In the course of our every day routine, we come across so many different things. Often mundane routine things that you don’t even notice. There are some news items every now and then that make an impression in your mind for that period of one week or so when it is in the news. And there are always books, articles and blog posts that you read – you think about some of them for that moment and then move on. And there are some others that somehow make a deeper impression in your mind. What creates an impression depends on what your own state of mind is at that point. If you are deeply worried about your son not having his meals, some post about another suffering the same misery will resonate with you and you hold on to it, feel less alone, find the strength to cope with what seems arduous and you move on to the next day. When you are feeling down and you go for a walk, a stranger who gives you a warm smile and compliments your child or engages him/her in conversation simply cheers you up for that moment. Little strings of hope and strength come your way in such intangible ways and you find joy, strength, direction and hope to ride the tide of life.
After my mother left, I have been alone with both the kids during the day. What seemed like an impossible situation is something I have gotten through for nearly two months now. When she was around I never thought I could survive it (not the work, but the logistics of how one can practically take care of two crying children at the same time) without her or a nanny to help me out. The first day I had actually asked some paid help to come help me out during KB’s meal time – but she did not show up. And I found that I could actually do it. On my own with only the help of my two little children – they did step up and come to my rescue and coped with the change along with me. My mother often tells me not to worry about things that are too distant in the future (quite rich coming from her I would say!). She tells me that her dad never worried and would advice her, “ When the time comes you will find a way, things will sort out on its own in unexpected ways”.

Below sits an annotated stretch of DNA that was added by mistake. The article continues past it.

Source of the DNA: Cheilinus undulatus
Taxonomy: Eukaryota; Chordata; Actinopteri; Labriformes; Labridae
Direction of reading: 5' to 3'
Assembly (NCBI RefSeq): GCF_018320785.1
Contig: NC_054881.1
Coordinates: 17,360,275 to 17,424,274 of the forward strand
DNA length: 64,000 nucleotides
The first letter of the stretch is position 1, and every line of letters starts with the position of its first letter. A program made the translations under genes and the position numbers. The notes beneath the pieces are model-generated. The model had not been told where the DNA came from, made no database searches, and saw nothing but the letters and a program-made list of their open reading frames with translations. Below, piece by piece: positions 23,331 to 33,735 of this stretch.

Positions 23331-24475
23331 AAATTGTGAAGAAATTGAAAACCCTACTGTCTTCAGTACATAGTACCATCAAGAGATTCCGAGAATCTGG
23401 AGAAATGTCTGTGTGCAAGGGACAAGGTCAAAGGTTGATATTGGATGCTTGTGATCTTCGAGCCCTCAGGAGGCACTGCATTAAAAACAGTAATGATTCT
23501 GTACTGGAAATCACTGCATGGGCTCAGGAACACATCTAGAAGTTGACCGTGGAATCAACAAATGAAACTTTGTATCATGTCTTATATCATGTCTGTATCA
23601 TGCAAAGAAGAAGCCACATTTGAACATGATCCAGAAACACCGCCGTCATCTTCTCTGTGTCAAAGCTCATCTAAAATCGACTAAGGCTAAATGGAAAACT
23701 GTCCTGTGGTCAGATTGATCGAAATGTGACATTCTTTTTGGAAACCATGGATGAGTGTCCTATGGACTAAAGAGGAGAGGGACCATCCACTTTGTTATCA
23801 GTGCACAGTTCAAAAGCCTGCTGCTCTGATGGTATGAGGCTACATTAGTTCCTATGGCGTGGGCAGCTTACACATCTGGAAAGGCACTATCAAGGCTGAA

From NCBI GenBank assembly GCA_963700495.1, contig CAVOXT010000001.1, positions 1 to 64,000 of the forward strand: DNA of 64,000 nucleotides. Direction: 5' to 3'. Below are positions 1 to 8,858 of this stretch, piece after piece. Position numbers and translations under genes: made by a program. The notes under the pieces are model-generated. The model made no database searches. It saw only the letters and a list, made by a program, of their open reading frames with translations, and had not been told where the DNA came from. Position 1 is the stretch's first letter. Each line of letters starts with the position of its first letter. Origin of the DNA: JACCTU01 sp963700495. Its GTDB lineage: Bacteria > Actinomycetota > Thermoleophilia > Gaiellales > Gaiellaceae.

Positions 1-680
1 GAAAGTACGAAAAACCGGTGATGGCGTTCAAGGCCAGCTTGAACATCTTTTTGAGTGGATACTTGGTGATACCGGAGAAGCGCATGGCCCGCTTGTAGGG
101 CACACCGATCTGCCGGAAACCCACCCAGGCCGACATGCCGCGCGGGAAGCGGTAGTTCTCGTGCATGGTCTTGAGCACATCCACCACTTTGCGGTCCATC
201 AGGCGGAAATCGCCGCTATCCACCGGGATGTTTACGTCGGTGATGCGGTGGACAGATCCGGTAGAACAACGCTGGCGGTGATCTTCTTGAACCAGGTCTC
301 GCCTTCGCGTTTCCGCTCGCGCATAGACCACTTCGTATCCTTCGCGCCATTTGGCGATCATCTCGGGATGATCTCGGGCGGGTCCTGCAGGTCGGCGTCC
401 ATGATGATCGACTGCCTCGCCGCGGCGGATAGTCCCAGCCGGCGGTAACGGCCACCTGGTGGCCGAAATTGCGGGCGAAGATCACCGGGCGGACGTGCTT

Two tangible examples from the recent past in my case: I was worried sick as to how KB would cope when I was away in the hospital for my delivery considering he had never been away from me for more than two or three hours that too only if B was with him. Never when both of us were out. But he did cope. Miraculously well. He woke up from his nap that afternoon to find only my mother at home with him. He not only did not cry his guts out, he actually let her feed him lunch. It did not happen before or after I came back from the hospital, but it did when I was away and had no choice. The other thing I worried about was how I would manage without my mother around and that too somehow is working out to some manageable extent.